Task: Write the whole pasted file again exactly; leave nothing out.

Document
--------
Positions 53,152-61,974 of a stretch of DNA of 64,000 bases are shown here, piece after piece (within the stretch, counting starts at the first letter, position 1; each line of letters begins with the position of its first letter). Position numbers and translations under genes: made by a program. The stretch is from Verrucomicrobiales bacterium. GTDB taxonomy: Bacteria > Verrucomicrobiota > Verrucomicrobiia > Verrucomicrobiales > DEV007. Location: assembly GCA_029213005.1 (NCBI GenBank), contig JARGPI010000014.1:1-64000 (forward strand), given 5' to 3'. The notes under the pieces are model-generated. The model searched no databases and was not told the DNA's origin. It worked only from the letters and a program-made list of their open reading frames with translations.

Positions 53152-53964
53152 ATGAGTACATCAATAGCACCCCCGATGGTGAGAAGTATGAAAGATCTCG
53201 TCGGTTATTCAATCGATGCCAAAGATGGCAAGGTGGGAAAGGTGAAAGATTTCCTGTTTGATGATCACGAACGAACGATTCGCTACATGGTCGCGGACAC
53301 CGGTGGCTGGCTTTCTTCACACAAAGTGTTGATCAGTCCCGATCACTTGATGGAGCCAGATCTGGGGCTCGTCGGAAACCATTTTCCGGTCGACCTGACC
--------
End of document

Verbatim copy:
Positions 53,152-61,974 of a stretch of DNA of 64,000 bases are shown here, piece after piece (within the stretch, counting starts at the first letter, position 1; each line of letters begins with the position of its first letter). Position numbers and translations under genes: made by a program. The stretch is from Verrucomicrobiales bacterium. GTDB taxonomy: Bacteria > Verrucomicrobiota > Verrucomicrobiia > Verrucomicrobiales > DEV007. Location: assembly GCA_029213005.1 (NCBI GenBank), contig JARGPI010000014.1:1-64000 (forward strand), given 5' to 3'. The notes under the pieces are model-generated. The model searched no databases and was not told the DNA's origin. It worked only from the letters and a program-made list of their open reading frames with translations.

Positions 53152-53964
53152 ATGAGTACATCAATAGCACCCCCGATGGTGAGAAGTATGAAAGATCTCG
53201 TCGGTTATTCAATCGATGCCAAAGATGGCAAGGTGGGAAAGGTGAAAGATTTCCTGTTTGATGATCACGAACGAACGATTCGCTACATGGTCGCGGACAC
53301 CGGTGGCTGGCTTTCTTCACACAAAGTGTTGATCAGTCCCGATCACTTGATGGAGCCAGATCTGGGGCTCGTCGGAAACCATTTTCCGGTCGACCTGACC